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EDITORIAL: What do you stand for?

With many opportunities to get involved in social justice activism, CMU students should not stand on the sidelines


The annual Martin Luther King Day Peace March took place on Jan. 18, 2016. It began at the Bovee University Center and made a loop through campus before heading into downtown Mount Pleasant for the peace vigil.

On the cusp of the most polarizing transition of presidential power in modern politics, Monday America will celebrate the achievements of arguably our greatest civil rights leader.

Martin Luther King, Jr. Day was created around the activist’s birthday to celebrate his mission of fighting racial segregation through nonviolent protest. Most commonly remembered for his “I Have a Dream” speech in 1963, King spent the bulk of his life organizing peaceful protests across the country. He became known as the most prominent Civil Rights era activist by attempting to unify a divided country with powerful prose.

His answer to segregation, discrimination and violence was to preach nonviolence, compassion and unity.

Today, most educational institutions use the national holiday and the week surrounding it to educate younger generations on King’s legacy — and others who are still unaware or misguided on what King stood for. Ahead of King’s holiday, we honor that legacy.

Thank you, Dr. King, for your struggle and sacrifice.

At Central Michigan University, we pride ourselves in our community’s work to build on that legacy. At the beginning of the 2016-17 academic year, CMU was nationally recognized with a Higher Education Excellence in Diversity award for demonstrating its efforts to make on-campus diversity and inclusion a top priority.

Next week, student groups, professors and university offices plan to live up to those ideals. A host of events highlighting King’s contributions to racial equality are scheduled all week.

For busy college students, it’s easy to see Monday as nothing more than a day off of classes — an extension of the weekend after syllabus week. But as students representing a new generation of change makers, we must stay vigilant in propelling King’s vision for common ground across all demographics, colors and creeds.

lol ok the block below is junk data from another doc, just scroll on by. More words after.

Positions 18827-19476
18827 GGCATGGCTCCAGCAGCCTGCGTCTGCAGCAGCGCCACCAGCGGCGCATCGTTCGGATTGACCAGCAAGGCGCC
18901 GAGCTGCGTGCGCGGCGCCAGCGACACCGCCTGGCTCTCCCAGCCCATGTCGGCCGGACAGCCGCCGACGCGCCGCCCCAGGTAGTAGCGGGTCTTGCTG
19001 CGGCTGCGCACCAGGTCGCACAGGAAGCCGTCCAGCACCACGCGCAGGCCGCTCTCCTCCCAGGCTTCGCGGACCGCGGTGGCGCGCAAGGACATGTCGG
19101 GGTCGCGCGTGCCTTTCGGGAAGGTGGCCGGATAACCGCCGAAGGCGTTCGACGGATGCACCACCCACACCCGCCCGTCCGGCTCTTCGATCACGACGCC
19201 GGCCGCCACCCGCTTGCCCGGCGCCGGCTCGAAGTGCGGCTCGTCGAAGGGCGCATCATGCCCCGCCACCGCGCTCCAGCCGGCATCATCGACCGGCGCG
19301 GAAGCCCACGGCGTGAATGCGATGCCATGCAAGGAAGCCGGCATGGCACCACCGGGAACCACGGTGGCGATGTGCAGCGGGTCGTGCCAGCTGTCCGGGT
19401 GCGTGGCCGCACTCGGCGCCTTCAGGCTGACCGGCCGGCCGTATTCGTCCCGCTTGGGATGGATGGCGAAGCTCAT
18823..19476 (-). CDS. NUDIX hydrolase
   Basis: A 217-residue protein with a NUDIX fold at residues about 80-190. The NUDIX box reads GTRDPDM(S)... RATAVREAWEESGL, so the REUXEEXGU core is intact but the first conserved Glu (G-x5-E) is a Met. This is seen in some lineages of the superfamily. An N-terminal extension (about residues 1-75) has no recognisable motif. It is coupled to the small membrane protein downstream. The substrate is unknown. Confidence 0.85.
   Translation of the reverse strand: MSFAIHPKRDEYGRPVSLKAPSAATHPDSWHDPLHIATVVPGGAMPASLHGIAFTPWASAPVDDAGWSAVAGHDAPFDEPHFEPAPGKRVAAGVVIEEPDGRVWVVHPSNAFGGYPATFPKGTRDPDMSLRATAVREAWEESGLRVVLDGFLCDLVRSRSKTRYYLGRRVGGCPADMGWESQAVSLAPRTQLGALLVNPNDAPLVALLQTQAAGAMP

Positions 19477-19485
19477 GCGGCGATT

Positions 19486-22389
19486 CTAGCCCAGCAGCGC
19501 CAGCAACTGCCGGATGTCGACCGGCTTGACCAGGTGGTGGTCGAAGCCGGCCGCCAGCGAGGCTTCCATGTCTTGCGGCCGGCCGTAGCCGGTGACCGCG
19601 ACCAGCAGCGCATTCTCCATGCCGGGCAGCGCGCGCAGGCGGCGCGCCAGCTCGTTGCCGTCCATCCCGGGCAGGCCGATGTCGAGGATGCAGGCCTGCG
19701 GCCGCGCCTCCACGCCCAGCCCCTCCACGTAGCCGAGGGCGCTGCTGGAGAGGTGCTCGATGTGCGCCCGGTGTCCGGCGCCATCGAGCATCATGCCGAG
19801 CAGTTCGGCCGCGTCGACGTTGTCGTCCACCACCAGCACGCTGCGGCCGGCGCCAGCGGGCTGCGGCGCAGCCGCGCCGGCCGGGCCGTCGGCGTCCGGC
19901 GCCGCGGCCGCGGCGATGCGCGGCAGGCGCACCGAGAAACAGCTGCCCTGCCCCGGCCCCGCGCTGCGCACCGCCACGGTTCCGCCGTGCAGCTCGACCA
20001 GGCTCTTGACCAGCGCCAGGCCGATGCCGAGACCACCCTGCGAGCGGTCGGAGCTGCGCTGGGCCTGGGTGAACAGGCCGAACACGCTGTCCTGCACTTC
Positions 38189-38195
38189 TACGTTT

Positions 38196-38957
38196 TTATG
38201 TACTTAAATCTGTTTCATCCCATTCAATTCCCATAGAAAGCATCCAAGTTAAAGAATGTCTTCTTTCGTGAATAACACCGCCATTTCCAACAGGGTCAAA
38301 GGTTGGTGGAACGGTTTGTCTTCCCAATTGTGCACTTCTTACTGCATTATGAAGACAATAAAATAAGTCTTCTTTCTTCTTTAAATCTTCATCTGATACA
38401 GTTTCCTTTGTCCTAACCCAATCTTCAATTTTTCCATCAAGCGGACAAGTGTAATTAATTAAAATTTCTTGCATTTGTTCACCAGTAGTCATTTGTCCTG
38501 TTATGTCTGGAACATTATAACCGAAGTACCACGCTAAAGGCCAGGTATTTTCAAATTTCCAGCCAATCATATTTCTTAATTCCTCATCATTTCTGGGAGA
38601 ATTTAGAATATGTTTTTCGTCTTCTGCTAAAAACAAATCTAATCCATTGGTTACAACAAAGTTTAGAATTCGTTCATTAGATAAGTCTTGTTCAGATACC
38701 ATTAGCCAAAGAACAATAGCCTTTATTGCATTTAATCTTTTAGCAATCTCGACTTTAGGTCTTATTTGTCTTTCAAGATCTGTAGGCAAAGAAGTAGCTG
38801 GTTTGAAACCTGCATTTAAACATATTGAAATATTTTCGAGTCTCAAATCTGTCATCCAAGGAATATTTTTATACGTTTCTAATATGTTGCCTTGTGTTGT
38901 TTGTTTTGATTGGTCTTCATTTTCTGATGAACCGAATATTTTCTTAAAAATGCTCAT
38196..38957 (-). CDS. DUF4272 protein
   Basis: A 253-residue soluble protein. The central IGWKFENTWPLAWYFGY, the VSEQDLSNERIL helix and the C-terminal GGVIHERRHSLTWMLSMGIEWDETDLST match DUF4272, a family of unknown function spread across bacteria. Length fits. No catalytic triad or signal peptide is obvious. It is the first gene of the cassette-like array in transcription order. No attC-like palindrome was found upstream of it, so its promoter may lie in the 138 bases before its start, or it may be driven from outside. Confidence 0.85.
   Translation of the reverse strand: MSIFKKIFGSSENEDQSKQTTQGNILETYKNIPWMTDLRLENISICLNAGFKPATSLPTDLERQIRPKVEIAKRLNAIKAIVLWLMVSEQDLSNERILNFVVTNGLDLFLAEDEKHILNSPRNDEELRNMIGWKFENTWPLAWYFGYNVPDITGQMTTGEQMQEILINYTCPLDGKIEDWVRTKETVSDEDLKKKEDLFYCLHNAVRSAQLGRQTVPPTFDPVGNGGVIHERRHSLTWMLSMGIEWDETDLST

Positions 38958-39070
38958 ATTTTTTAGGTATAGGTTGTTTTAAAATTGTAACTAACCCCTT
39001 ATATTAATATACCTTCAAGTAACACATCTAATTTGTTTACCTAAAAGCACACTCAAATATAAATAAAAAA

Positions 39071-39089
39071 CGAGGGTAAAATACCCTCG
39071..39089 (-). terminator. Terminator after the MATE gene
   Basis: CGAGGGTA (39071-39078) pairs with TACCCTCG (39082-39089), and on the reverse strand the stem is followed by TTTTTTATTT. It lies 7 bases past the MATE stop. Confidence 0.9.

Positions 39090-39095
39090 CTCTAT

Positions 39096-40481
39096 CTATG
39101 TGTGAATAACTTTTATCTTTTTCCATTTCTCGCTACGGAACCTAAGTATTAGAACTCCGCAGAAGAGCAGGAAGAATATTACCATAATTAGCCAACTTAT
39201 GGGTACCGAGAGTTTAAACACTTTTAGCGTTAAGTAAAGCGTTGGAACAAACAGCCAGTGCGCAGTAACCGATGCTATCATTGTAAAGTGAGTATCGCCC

We encourage CMU students to take part in MLK Week activities, no matter their racial backgrounds or political ideologies. There are endless opportunities to continue the historic momentum King started.

While we have a day off on Monday to honor King, we encourage students to use that day to keep fighting for equality. We ask CMU students to question their commitments to social justice.

Will you take part in the peace march on campus Monday, and walk with fellow community members in the name of civil rights for all men and women? Will you work to protect the freedoms of both birthright citizens and immigrants combined?

We hope your answer is yes.

Our most recent presidential election showed the nation that many people in this country are failing to grapple with a stark reality: Soon, America will no longer be a predominantly white nation. This shift toward a multicultural society is reflected in our microcosm at CMU with the university’s diverse 2016-17 freshman class.

With more people of color than ever before, in a chilling climate of polarization and echo chambers, we must intentionally try harder to seek the common ground sought by King and others.

Standing idly by is no longer an option we can afford.